Republican Sens. John McCain and Lindsey Graham visited Cairo in a bid to help resolve the standoff between the military-backed interim government and supporters of ousted President Mohammed Morsi.
The lawmakers urged Egypt's interim leaders to release jailed members of the Muslim Brotherhood. They also strongly urged an all-party national dialogue, which should include the Muslim Brotherhood.
Sen. McCain described the ousting of former Egyptian president Mohamed Morsi as a coup, in direct contradiction of the official White House position.
Irrespective of the real intentions of his visit, Sen. McCain needs to explain the following rather glaring inconsistencies in his thinking:
- Why did he consider the military removal of “secular” Egyptian president Hosni Mubarak — in response to popular demand — a “revolution,” while he now regards the military removal of “Islamist” Egyptian president Mohammed Morsi — also based on popular demand — as a “coup d’état?”
- If the Jan 25 revolution was made legitimate by sheer numbers of protesters (i.e., the fact that millions rather than, for example, hundreds of demonstrators called for Mubarak’s removal gave legitimacy to the military response — in preference to a more traditionally democratic “throw out the bums at the ballot” response), then why is the same principle — sheer numbers — not applied to the removal of Morsi, who enjoyed even less public support than Mubarak?
- Why the 180-degree shift in his views on the Muslim Brotherhood? On Feb. 6, 2011, in an interview with Der Spiegel, Sen. McCain was asked: “What is your assessment of the Muslim Brotherhood?” He replied: “I think they are a radical group that first of all supports Sharia law; that, in itself, is anti-democratic — at least as far as women are concerned. They have been involved with other terrorist organizations and I believe that they should be specifically excluded from any transition government.” As mentioned above, however, on his recent visit to Egypt, Sen. McCain strongly urged an all-party national dialogue, which should include the Muslim Brotherhood. What’s changed?
- If a democratically elected American president were to break his presidential oath by issuing a decree that gave himself sweeping powers, such that all his future decrees became uncontestable in any court, and then he used this new power to allow his violent supporters to surround the Supreme Court, threaten justices, and prevent them from convening so as to eliminate the possibility of a judicial review of his decision (which is exactly what Morsi did after assuming power in Egypt), would Sen. McCain regard it as legitimate to remove such a president from power?
- How can he inexplicably describe himself as “proudly pro-Israel,” while supporting the anti-Semitic Morsi, who has described Jews as “descendants of pigs and monkeys” and who asked Muslims to nurse their children’s hatred of Jews?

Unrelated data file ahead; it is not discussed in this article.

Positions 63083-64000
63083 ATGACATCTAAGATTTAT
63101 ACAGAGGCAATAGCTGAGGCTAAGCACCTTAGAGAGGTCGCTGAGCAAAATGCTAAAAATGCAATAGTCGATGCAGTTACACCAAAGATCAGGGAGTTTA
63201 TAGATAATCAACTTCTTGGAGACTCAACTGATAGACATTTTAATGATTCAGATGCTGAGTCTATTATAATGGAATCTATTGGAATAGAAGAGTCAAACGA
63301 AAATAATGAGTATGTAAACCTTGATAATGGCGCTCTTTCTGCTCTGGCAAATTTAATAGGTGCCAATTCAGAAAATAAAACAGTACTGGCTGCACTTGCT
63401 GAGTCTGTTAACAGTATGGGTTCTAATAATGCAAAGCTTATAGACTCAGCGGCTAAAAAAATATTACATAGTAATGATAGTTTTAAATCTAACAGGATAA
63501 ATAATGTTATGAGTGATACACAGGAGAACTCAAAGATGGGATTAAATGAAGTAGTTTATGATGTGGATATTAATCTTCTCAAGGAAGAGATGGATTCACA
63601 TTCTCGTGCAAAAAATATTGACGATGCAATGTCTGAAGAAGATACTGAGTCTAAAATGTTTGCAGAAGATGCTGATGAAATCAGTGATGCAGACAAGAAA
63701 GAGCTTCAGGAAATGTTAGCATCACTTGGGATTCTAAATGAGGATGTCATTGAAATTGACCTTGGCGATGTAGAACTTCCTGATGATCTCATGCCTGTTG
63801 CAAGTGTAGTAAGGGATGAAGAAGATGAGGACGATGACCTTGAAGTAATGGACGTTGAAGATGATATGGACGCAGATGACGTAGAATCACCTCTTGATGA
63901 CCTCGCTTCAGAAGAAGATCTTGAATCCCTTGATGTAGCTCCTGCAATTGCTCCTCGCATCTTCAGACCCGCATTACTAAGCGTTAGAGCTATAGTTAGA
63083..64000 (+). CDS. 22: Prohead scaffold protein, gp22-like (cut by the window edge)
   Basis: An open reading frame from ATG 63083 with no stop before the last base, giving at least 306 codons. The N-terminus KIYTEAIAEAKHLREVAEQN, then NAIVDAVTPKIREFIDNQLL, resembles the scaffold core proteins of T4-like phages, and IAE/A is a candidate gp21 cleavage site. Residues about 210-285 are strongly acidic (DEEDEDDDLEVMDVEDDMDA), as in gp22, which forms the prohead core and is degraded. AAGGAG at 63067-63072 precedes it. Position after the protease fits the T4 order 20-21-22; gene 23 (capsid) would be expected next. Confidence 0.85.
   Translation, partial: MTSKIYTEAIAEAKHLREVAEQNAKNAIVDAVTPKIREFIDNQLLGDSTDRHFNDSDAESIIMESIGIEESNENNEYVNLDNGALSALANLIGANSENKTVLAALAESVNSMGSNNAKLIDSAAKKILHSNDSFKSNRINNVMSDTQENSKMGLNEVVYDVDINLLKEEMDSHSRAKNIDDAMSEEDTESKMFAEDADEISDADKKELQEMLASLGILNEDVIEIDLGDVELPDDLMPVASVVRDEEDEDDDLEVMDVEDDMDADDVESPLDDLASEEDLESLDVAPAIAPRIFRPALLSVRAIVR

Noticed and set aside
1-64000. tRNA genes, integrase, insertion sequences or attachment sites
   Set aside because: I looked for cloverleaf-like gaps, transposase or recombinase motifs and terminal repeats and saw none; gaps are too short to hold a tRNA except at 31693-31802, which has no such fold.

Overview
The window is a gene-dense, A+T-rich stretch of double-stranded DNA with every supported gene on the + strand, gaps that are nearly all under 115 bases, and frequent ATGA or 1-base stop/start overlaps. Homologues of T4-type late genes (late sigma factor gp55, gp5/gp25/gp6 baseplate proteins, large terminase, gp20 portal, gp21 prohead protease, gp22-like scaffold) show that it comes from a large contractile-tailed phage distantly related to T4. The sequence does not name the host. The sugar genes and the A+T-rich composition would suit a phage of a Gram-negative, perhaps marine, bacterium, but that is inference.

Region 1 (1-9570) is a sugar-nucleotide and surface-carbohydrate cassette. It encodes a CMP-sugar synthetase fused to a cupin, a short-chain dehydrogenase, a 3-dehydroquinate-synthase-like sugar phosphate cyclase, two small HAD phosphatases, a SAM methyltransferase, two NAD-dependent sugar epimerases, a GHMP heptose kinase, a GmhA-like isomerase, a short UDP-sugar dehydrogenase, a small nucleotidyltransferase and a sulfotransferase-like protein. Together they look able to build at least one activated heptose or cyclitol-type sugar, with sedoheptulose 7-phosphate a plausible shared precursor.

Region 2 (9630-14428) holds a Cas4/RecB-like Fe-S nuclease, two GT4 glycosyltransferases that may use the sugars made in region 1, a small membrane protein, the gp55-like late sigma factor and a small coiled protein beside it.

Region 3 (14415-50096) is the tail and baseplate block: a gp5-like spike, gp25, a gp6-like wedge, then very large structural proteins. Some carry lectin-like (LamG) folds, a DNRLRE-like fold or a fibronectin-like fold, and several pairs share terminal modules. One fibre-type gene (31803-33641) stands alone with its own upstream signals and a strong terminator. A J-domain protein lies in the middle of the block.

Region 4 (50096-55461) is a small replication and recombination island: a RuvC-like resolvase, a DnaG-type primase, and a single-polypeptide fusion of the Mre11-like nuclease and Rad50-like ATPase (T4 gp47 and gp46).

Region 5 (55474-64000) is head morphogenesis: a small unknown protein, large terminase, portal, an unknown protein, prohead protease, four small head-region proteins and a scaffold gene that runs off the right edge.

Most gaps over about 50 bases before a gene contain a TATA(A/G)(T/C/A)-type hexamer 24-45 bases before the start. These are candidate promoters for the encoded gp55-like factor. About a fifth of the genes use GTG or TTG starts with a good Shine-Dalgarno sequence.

- Sen. McCain also needs to clarify his position on how the Egyptian government ought to respond to the violent Islamist demonstrators. Should the Egyptian government allow them to kill innocent anti-Morsi protesters (as they are already doing) — or should the government of Egypt crack down on these Islamist radicals, even if this necessitates the use of violence?
- Sen. McCain has portrayed the situation in Egypt as a question of reconciliation between two equal factions. The truth of the matter is very different indeed. In fact, there are only a few thousand Morsi supporters demonstrating in the streets versus literally millions against him.
Unlike Rep. Michele Bachmann’s strong support for the revolution against the Islamists, which was perceived in a very positive manner by many — if not most —Egyptians, Sen. McCain’s bizarre support for the Muslim Brotherhood has caused extensive damage to the image of the U.S. in the region.
Fortunately, Secretary of State John Kerry characterized the recent troubles as a military takeover to” restore democracy” rather than as a coup. His statement has done much to ameliorate the negative reaction to Sen. McCain’s comments.
It is also fair to mention that Sen. McCain and Sen. Lindsey Graham referred to Morsi as a “former” president in The Washington Post and blamed both sides for the current conflict in Egypt.
Their comments in the Post were more balanced and helpful than their remarks in Cairo, which have created an uproar against the U.S. and empowered Islamists.
Dr. Tawfik Hamid is the author of "Inside Jihad: Understanding and Confronting Radical Islam." Read more reports from Tawfik Hamid — Click Here Now.
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